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mount rushmore

Coping

Do It Afraid

November 9, 2017

I am a huge fan of Alfred Hitchcock films. North by Northwest is a favourite. To calm down after a Thanksgiving fiasco one year, it was an Alfred Hitchcock marathon we watched while eating pizza. Perhaps my love of the films blossomed because it marked a breakthrough in our marriage and coping with this disease. Strangely I get warm fuzzy feelings watching The Birds, Vertigo, Rear Window, and even Psycho because of that memory. North by Northwest has an amazing scene that is set on Mount Rushmore. As we drove up to the parking lot I felt excitement for the first time in months. I felt blessed as clouds rolled in. I felt capable of walking to see these famous carvings. Phrases from Teddy Roosevelt’s speeches and biographies came to me as I looked at his face. I recalled that Teddy Roosevelt was a sickly child. He was small and suffered from asthma, gasping for air at night. He was weak compared to other boys his age. Instead of caving in to this, he did exercises at home, slowly conditioning his body. Like me, he was riddled with fears. To prevail he simply did things afraid. He pretended he wasn’t afraid in order to overcome. I seemed to do that too. I was always scared. People said, “You are so brave. I couldn’t endure those treatments” and even, “You look so calm. You must be handling this well.”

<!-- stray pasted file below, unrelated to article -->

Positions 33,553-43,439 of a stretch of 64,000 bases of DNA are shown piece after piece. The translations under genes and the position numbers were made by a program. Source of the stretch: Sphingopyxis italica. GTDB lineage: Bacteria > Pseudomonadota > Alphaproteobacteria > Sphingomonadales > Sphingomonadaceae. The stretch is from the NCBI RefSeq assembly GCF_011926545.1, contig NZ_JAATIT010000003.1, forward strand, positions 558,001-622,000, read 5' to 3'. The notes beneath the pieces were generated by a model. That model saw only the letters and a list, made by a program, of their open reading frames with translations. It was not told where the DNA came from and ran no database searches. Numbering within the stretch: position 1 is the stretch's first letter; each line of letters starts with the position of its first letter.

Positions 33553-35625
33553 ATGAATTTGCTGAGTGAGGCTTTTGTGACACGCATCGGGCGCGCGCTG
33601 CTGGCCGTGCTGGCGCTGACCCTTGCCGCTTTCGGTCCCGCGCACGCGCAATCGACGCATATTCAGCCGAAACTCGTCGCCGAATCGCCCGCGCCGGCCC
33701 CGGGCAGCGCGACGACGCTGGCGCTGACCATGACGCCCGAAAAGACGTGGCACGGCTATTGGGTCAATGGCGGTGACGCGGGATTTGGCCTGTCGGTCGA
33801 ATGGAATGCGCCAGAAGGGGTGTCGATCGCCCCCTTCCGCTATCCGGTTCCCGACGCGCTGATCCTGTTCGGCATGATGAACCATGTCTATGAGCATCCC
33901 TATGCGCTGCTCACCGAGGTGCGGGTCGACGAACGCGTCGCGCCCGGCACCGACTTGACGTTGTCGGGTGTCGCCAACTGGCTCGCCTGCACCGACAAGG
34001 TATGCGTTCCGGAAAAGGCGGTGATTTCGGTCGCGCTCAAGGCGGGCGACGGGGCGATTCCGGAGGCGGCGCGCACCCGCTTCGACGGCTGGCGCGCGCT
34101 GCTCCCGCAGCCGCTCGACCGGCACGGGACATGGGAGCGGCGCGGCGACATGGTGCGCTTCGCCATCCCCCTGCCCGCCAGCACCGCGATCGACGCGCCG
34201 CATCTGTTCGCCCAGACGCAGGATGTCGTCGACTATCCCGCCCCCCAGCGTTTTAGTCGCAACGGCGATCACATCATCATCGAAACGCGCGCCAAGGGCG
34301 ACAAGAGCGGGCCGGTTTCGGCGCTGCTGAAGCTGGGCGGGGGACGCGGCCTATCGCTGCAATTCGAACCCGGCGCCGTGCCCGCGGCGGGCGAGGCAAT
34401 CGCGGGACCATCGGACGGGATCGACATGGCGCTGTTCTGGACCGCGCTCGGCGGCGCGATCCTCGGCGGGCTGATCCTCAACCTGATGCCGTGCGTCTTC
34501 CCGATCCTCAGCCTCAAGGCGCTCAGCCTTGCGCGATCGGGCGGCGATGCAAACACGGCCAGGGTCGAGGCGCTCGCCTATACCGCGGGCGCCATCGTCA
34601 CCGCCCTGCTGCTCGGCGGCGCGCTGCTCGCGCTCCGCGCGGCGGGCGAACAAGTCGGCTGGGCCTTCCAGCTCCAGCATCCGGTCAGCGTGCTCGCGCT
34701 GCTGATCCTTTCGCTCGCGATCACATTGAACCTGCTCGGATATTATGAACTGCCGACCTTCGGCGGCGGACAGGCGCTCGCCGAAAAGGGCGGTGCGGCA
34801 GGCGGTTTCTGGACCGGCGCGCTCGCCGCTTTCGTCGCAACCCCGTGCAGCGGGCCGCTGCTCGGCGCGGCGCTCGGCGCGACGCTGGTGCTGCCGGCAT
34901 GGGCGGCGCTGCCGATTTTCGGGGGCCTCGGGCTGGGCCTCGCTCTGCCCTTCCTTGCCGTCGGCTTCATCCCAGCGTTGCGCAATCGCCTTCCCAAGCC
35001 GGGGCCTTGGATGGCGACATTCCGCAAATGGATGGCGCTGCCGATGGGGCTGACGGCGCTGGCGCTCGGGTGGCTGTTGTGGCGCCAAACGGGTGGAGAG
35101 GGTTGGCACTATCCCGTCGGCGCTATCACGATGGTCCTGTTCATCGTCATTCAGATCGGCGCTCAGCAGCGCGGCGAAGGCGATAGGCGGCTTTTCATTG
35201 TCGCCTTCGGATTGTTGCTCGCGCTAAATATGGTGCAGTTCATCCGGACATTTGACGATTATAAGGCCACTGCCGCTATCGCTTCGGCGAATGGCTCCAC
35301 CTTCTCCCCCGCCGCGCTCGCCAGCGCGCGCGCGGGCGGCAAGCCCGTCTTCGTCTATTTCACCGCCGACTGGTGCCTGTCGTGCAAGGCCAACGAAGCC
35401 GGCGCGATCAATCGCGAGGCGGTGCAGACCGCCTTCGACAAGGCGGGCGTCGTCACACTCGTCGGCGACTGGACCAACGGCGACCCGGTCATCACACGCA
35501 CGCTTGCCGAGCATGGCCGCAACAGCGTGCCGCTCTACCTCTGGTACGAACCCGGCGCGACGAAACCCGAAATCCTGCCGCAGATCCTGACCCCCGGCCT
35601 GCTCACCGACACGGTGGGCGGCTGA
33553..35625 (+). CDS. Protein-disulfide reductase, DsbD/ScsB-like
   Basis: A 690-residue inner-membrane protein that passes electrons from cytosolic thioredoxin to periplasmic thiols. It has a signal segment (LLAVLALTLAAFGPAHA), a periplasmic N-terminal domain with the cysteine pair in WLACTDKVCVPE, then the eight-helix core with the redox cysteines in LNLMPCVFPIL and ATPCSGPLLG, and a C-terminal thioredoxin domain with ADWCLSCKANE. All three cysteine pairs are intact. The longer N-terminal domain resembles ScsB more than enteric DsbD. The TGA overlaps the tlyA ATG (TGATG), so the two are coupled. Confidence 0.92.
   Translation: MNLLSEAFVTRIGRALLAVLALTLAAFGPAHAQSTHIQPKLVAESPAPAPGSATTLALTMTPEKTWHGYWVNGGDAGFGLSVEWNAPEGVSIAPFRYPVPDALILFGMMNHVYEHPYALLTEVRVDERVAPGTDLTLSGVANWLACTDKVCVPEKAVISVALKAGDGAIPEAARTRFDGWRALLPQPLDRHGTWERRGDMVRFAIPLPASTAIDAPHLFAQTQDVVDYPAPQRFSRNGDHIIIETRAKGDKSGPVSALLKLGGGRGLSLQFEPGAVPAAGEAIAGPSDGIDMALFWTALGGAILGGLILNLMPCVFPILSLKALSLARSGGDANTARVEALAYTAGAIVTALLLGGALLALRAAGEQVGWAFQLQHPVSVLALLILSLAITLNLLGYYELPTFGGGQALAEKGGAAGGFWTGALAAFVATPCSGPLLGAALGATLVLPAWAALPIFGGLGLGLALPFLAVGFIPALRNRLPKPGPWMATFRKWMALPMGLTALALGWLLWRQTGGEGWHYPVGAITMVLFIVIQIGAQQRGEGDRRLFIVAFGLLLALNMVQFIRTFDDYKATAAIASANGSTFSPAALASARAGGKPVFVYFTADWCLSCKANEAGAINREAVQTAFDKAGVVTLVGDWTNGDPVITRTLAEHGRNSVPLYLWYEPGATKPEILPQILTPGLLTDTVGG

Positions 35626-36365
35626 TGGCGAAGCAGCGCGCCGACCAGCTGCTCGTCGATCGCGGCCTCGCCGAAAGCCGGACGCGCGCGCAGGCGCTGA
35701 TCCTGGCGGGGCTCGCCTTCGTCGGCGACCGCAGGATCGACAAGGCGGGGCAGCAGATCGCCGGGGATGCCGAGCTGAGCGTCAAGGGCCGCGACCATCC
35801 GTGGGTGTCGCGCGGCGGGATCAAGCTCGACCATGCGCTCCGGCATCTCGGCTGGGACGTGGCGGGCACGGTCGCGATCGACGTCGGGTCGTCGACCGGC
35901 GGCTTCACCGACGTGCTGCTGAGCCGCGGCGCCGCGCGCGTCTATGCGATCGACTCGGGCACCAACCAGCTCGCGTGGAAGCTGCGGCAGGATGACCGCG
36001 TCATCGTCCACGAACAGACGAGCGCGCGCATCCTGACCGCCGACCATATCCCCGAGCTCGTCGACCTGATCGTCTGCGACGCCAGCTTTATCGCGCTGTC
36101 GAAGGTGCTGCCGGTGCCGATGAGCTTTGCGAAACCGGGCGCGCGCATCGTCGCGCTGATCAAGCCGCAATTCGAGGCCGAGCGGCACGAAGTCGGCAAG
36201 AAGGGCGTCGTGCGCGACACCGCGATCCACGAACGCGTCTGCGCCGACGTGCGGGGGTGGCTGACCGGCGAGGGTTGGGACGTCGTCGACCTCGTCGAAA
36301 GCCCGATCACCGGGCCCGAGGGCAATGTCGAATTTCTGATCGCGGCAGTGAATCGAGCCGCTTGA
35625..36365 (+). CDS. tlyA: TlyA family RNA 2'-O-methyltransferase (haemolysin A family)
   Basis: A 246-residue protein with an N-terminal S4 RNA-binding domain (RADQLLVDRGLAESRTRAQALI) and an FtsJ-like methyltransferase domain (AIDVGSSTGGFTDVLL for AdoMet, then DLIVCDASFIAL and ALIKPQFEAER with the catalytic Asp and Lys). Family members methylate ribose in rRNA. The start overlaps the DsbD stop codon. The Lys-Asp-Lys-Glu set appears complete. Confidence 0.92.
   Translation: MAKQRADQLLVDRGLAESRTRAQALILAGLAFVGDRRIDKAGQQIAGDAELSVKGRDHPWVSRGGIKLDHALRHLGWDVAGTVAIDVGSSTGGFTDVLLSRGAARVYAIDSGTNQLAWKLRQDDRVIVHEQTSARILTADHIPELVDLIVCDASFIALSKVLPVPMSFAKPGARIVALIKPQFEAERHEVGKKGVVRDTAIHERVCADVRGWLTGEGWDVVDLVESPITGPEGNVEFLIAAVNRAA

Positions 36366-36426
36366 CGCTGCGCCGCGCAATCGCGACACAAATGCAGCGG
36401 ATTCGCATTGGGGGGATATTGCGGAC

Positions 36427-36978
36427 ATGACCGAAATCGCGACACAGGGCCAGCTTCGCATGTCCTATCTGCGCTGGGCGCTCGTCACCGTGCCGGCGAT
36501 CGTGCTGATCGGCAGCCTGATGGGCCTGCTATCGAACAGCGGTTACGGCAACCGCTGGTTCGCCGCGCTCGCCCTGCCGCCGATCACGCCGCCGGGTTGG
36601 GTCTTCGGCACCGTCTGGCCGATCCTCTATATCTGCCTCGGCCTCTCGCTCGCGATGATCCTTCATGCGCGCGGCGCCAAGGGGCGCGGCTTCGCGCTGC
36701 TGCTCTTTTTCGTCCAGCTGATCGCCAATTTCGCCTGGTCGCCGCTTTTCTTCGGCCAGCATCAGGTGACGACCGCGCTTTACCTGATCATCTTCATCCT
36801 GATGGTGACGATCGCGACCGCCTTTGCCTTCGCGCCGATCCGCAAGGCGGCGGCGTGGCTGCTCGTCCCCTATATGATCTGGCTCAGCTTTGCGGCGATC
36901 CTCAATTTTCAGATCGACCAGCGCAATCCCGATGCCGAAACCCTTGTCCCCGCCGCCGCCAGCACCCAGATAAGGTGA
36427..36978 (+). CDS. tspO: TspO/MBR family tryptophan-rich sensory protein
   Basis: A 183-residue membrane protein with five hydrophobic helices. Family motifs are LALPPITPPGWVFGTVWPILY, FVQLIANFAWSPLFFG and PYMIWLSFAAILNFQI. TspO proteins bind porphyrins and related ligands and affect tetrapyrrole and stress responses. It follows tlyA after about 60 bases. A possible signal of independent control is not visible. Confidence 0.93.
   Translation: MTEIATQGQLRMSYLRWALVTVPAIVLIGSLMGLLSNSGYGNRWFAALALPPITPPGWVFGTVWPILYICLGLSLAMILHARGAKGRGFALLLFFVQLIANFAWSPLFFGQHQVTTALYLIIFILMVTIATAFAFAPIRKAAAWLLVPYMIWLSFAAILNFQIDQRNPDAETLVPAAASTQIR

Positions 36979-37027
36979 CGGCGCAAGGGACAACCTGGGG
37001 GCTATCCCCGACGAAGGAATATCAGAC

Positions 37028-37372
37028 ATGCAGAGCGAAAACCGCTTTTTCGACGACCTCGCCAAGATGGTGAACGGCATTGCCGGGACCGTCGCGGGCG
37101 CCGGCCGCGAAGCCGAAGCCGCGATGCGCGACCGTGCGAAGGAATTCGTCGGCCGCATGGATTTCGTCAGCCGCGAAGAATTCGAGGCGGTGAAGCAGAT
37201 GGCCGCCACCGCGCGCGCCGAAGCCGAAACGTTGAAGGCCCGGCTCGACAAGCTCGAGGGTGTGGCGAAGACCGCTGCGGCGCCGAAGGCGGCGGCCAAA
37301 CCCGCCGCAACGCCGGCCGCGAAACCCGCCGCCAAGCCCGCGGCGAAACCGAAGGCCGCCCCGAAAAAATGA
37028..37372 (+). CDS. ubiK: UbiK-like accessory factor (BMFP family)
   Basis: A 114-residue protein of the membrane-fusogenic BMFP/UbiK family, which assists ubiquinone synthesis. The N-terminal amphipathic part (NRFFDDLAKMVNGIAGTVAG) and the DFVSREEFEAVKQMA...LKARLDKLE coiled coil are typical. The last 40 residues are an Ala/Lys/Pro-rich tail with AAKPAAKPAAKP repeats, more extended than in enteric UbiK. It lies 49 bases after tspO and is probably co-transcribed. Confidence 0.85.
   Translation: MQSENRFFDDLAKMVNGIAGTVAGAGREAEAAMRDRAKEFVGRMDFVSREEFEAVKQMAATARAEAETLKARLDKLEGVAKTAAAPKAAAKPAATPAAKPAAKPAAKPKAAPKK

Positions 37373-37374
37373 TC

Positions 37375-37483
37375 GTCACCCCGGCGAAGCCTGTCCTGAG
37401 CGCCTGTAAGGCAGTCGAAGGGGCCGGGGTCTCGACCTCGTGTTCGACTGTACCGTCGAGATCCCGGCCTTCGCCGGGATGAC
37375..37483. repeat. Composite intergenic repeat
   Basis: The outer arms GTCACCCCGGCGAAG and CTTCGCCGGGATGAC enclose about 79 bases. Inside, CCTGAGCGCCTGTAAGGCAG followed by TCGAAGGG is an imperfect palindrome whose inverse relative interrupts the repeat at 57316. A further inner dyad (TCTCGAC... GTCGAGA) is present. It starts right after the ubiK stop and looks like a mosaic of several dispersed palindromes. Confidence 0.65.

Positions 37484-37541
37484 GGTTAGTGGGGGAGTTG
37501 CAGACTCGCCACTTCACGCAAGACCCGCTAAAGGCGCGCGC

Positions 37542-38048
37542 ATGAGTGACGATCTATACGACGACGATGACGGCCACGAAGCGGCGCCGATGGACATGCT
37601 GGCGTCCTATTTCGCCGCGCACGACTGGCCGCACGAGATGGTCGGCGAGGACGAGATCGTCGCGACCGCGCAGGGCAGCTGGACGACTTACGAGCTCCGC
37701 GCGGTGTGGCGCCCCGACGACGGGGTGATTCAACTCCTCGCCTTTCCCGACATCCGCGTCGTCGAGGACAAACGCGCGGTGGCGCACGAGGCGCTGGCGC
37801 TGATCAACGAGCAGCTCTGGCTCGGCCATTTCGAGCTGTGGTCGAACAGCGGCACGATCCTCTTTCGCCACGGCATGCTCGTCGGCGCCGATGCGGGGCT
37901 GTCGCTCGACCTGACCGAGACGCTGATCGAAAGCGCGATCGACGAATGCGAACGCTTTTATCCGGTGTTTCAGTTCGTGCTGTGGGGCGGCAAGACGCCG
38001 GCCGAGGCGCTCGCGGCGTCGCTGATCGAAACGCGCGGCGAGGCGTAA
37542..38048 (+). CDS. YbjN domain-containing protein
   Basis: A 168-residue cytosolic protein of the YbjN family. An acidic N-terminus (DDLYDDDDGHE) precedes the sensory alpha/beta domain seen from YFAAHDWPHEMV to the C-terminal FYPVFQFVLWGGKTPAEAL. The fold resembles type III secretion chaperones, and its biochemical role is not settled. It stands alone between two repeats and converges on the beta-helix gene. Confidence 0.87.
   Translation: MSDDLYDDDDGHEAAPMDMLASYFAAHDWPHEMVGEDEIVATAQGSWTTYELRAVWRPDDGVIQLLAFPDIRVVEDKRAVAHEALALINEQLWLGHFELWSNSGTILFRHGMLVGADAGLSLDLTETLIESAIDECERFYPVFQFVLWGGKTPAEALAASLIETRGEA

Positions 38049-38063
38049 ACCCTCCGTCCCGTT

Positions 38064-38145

The truth is I am often scared, silently fretting. I do not speak of these fears aloud very often. I do not allow the fears to have a voice or I would never be able to silence them. I choose to push through and do things afraid. I can convince myself that I am strong and brave. Fake it till I make it. Coinciding with the height of one scary situation was a trip to Mount Rushmore. My fears were mounting to the point of spilling out into a full blown panic attack. But looking at Teddy Roosevelt’s face carved in solid stone reminded me to press on, to do things afraid. Just because we are scared does not give us permission to quit. It was fitting to be at Mount Rushmore on July 4, to be bolstered by history and stone.